The Lakers' game against the Utah Jazz on Saturday afternoon at Staples Center could best be enjoyed with your eyes mostly closed.
It’s not that the four quarters and overtime in the Lakers’ 127-115 win weren’t exciting — the basketball was pretty good, the two teams flying up and down the court, hitting big shots and making plays at and above the rim.
It’s that so much of the basketball involving the Lakers right now requires imagination, the long-term goals still so reachable that it’s best to wonder how things would work against Utah if LeBron James and Anthony Davis were on the court in uniforms instead of on the sideline in streetwear.
Utah was just as incomplete of a version of itself Saturday, guard Donovan Mitchell sitting because of a freshly sprained ankle. The Jazz also sat center Rudy Gobert and point guard Mike Conley Jr. with the team playing in the second game on back-to-back days.
But even though neither team was at its best — the versions that have them so feared come the Western Conference playoffs in a month — you could pick up on the slivers of progress the battered Lakers have made minus their stars, imagining the ways things will look once they’re combined with Davis first and eventually James.
Take Dennis Schroder, the Lakers point guard, who spent much of the early stretch of the season trying to find his place on the court with his new teammates. He dominated Saturday, taking advantage of the Jazz’s Gobert-absent defense and icing Utah’s hottest player, Jordan Clarkson, down the stretch to help force overtime.
Take the team’s response to adversity, a blown lead as the result of a 15-0 Utah run in the fourth quarter that had the Lakers looking like possible losers on an afternoon when they largely outplayed the depleted Jazz. Instead of crumbling, they refocused, Schroder sending the game into overtime in the final seconds after Clarkson got loose to hit a go-ahead three.
The Lakers responded by outscoring Utah 17-5 in overtime.
Watch Andre Drummond work, jumping into passing lanes to get steals and lead fastbreaks, finally connecting with teammates for lob dunks. See Kentavious Caldwell-Pope step into open shots and sprint into transition without hesitation, recapturing the threat he was last year in the bubble and at the start of this season.
Those three players, all expected to remain in the starting lineup once Davis and James come back, combined to score 77 points Saturday in the win over the Jazz.
While Davis likely won’t play when the teams meet again Monday, he’s very close to a return. James will follow, energizing the team as they hit the final lap of the regular-season marathon.
“Getting healthy at the right time, it's perfect for us, man,” Lakers forward Markieff Morris said. “We're just … it's a crazy season. Back-to-back nights, days off in between, without our best two players. … We've held it down for the most part. Now we're getting them back fully healthy.”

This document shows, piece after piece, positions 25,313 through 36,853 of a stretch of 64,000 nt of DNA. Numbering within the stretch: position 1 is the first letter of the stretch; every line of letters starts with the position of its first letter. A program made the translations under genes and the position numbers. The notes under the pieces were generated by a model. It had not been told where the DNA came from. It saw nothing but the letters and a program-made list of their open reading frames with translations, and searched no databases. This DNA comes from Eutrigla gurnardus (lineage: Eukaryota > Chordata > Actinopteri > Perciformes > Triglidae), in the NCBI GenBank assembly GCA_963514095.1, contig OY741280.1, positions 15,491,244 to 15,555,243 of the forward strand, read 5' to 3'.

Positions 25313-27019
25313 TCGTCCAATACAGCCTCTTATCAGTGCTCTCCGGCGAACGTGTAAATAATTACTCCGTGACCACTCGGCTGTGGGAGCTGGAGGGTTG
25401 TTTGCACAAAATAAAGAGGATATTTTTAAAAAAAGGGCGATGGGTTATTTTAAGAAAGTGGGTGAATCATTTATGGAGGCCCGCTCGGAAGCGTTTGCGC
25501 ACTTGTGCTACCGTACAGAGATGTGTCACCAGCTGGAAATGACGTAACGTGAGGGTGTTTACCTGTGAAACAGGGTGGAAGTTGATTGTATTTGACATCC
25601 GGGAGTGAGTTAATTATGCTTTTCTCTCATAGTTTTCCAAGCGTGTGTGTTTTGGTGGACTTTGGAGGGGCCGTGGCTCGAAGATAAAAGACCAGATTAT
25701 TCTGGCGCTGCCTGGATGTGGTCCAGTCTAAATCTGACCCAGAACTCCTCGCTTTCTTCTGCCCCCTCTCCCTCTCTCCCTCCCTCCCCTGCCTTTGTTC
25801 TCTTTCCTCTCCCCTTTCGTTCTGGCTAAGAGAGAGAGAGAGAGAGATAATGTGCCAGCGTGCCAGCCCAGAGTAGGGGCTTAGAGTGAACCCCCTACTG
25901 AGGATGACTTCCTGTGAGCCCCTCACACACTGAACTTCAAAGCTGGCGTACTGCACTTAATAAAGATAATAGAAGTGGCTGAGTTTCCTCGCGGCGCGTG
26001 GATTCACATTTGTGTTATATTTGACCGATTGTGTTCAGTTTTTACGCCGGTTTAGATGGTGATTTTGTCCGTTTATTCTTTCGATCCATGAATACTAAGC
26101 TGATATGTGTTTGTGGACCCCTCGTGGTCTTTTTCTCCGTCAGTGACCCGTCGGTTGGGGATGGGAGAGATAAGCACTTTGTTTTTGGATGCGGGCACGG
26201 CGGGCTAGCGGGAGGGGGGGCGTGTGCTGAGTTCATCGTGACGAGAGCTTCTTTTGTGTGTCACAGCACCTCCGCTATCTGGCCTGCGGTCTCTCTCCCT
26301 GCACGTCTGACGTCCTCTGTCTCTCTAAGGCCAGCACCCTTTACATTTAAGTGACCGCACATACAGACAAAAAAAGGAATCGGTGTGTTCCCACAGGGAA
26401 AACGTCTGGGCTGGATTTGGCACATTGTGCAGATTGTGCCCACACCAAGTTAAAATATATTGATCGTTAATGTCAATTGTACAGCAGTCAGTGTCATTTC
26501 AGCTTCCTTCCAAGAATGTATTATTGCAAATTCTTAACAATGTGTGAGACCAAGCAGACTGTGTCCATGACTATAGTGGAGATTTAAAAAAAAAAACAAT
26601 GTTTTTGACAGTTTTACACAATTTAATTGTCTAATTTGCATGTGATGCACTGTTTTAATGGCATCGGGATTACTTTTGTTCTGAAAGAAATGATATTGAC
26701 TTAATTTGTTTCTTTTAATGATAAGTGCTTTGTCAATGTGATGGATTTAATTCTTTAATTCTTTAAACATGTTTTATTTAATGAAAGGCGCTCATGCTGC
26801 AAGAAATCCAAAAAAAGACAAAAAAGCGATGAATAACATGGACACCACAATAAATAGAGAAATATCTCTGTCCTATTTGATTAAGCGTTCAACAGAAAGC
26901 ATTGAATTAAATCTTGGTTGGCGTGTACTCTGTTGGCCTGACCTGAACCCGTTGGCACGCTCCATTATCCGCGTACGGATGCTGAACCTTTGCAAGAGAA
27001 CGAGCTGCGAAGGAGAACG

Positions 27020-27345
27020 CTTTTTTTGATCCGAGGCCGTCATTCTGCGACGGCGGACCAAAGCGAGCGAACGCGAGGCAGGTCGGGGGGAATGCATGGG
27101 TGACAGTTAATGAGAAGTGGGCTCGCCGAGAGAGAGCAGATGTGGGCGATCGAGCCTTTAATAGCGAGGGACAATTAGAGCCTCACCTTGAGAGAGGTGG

It’s not considered some grand mystery around the NBA — the Lakers, if healthy, are going to be the favorites in the West, the silver linings they found in playing big chunks of the season without Davis and James about to come to fruition.
Of everything that happened in the win Saturday, Schroder’s performance stands out, the lightning-fast guard blowing through the defense for layups on his way to a 25-point, eight-assist, six-rebound game — probably his best performance in a victory this season.
And it happened with the guard still fighting through a handful of injuries, including an infected foot caused by a cut between his toes.
“I’ve been playing that [way] my whole career. I’m like that. I’m built like that,” Schroder said. “It don’t matter what situation I’m in, I’m going to do the same thing.”
On Saturday, that meant Schroder being the competitive spirit that kept the Lakers in it as regulation wrapped, opening the door for their impressive overtime.
“I think he’s very comfortable in our system with this year’s teammates, with his teammates,” Lakers coach Frank Vogel said. “I think he’s very comfortable and that’s one of the silver linings with 'Bron and A.D. being out.”
If the Lakers can add games like this from their complementary starters once their stars are back, they’ll be right in position.
“We've got championship DNA … That DNA, we just use it every game. Some games, we're going to lose. The fact of the matter is, we've got to continue to play hard,” Morris said. “We know what's coming, preparing ourselves for the playoffs. We know it's time. And we know from here on out, everything counts.”
This story originally appeared in Los Angeles Times.